Thursday, July 23, 2009

One More Fish Taco and then I'm Outta Here.

Dear Boo,

It happens at least twice a year. This feeling in my gut. It starts somewhere in the pit of my stomach. Or maybe on the surface of my skin, the hair on the back of my neck standing up, hills and valleys of goosebumps marking the terrain on my upper arms. The air around me starts to feel heavy, the buildings taller, their shadows cold and impenetrable. Or maybe it's the unrelenting sun, beating down without any rest or room for shade. Either way it's unbearable. My breath catches in my throat. I want to trip that lady with the enormous bag in front of me. If the F train doesn't get here exactly NOW I will throw myself onto the tracks because then maybe SOMETHING will happen. WHAT the F is that SMELL???


Really, I blame you for this particularly intense bout of violent NYitis, what with that account of your time in Faeryland, away from anything resembling a train, rush hour, or hold buttons. But it's not all your fault. It's also this season. I have such a love/hate relationship to summer in New York. On the one hand, how can one not get giddy when the temperature gets up into the 70s and the sun finally appears after the brutal climb up and out through winter snowdrifts? And really, what could be better than sipping a cold cocktail on a hot roof with a view of the city skyline? On the other hand, everything smells worse, the walk from the shower to the closet to the subway platform results in its own shower of sweat, and when what I really want to be doing is picking tomatoes from my garden and grilling steak on the barbeque, all I can do is cram myself into my tiny, hot kitchen, where all my appliances have their own sheen of sticky sweat, pull some herbs from my crisper, and cringe at the idea of turning on the oven.

Oh give me a home where the buffalo roam and I have a little vegetable patch in the sun and a nice tree to sit under and maybe the sound of the ocean not far down the way....

Don't get me wrong. I LOVE this city. I'm lucky to live in this city. But you know what would make me love it more? A country house.

Until that happens, here's a meal I made in my teensy apartment kitchen that tastes like it came from a beach front condo.

Fish Tacos with Mango Salsa

1 mango

1 bunch cilantro
1 red onion

1 green pepper

1 red pepper

1 jalapeno

2 cloves garlic

1 white onion
3 limes

1 avocado
mahi-mahi, cod, catfish, or tilapia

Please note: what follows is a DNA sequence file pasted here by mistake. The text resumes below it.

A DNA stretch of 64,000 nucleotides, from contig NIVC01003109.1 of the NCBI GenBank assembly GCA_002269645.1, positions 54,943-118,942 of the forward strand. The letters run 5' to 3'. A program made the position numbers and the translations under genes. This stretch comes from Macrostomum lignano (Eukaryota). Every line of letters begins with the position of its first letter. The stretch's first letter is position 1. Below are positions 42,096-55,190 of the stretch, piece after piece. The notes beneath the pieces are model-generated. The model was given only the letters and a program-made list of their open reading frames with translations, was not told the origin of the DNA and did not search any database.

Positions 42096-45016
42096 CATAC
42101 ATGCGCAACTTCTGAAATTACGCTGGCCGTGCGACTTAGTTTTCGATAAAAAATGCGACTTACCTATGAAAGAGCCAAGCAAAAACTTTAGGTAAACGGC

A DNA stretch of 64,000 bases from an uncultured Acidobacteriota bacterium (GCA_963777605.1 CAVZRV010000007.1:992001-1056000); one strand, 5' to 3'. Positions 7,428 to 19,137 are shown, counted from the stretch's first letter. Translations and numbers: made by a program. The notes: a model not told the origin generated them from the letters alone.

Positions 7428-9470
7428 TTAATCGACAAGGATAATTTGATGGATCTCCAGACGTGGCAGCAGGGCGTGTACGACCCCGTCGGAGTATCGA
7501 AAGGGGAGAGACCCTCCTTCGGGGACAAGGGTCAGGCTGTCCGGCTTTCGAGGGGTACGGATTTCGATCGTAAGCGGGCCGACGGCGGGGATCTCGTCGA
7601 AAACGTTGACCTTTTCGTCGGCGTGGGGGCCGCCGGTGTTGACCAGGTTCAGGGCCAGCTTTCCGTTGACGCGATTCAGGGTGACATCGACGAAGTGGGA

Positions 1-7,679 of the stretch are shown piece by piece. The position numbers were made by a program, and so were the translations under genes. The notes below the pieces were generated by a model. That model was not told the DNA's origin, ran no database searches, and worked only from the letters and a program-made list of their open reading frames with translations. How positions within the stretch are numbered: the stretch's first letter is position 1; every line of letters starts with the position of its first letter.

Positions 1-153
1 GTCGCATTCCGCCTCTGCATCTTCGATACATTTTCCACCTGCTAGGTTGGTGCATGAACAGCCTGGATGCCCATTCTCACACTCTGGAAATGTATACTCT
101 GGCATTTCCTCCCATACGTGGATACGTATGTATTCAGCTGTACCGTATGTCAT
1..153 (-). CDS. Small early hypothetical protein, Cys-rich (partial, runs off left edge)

1 head cabbage

vinegar (I used a mix of cider vinegar and white vinegar)

2 cans black beans (or the dried equivalent, if you're special like that)

white rice

corn tortillas

goya adobo (or a mix of garlic powder, onion, salt, pepper, etc)

For the salsa:

Dice the mango, red onion, half the red pepper, and half the jalapeno with seeds. Mix and season to taste with kosher salt, black pepper, and the juice of a lime (or maybe a little less, depending). Chop about 1/4 c cilantro and mix in.

For the cabbage salad:

Shred the cabbage into thin slices (for 3 people, I used about half a head). Add 1/3 c diced red onion and a bit of minced jalapeno (heat is up to you). Add kosher salt and pepper to taste. Add about 1 teaspoon of sugar (more or less to your taste), a couple of tablespoons of cider vinegar, plus about 1/4 c of white vinegar. Toss and let it sit for a bit before eating.

For the fish:

Marinate pretty much however you like. If its really fresh, you don't need to do much but salt and pepper. I rubbed it with some olive oil, lime juice, and leftover minced jalapeno and red onion, salt and pepper, and a little goya adobo. Cook it in a pan over medium heat, a few minutes on each side until cooked through. Flake it into pieces and squeeze with some lime. Done!

For the black beans:

Make a quick sofrito of one chopped green bell pepper, half a white chopped onion, and two chopped cloves of garlic, sauteed in olive oil with salt and pepper. When the pepper is soft and the onion is translucent, add the beans with their liquid. Since I was doing a quick version, I added a packet of the Goya Sazon, but if you're not into the MSG thing, you could do a combo of cumin, salt, pepper, garlic, and whatever else you like.

Heat your corn tortillas, add the fish, then a spoonful of salsa, and a pile of crunchy cabbage. Serve with rice and beans, a slice of lime, cilantro and sliced avocado for garnish, and sour cream on the side. Drink a beer.

Someone get me outta here. Any ideas for a cheap vacation??


The Mouse

Thursday, July 16, 2009

Paradise, ME

I believe this sign needs no further explanation.
(4th of July Fish Fry on the Pier, Stonington ME)

Dear Mouse,


"Do you think that we are awake? It seems to me that yet we sleep, we dream."

Where to begin? I'm back from a blissful, no cell phone/no internet, lyrical, nature-loving, song-filled month on little Deer Isle, working, as you may recall, on a production of A Midsummer Nights Dream which turned out to be KICK- A**. Literally, as you may notice from the unsightly bruises covering both my legs. I wear them with pride.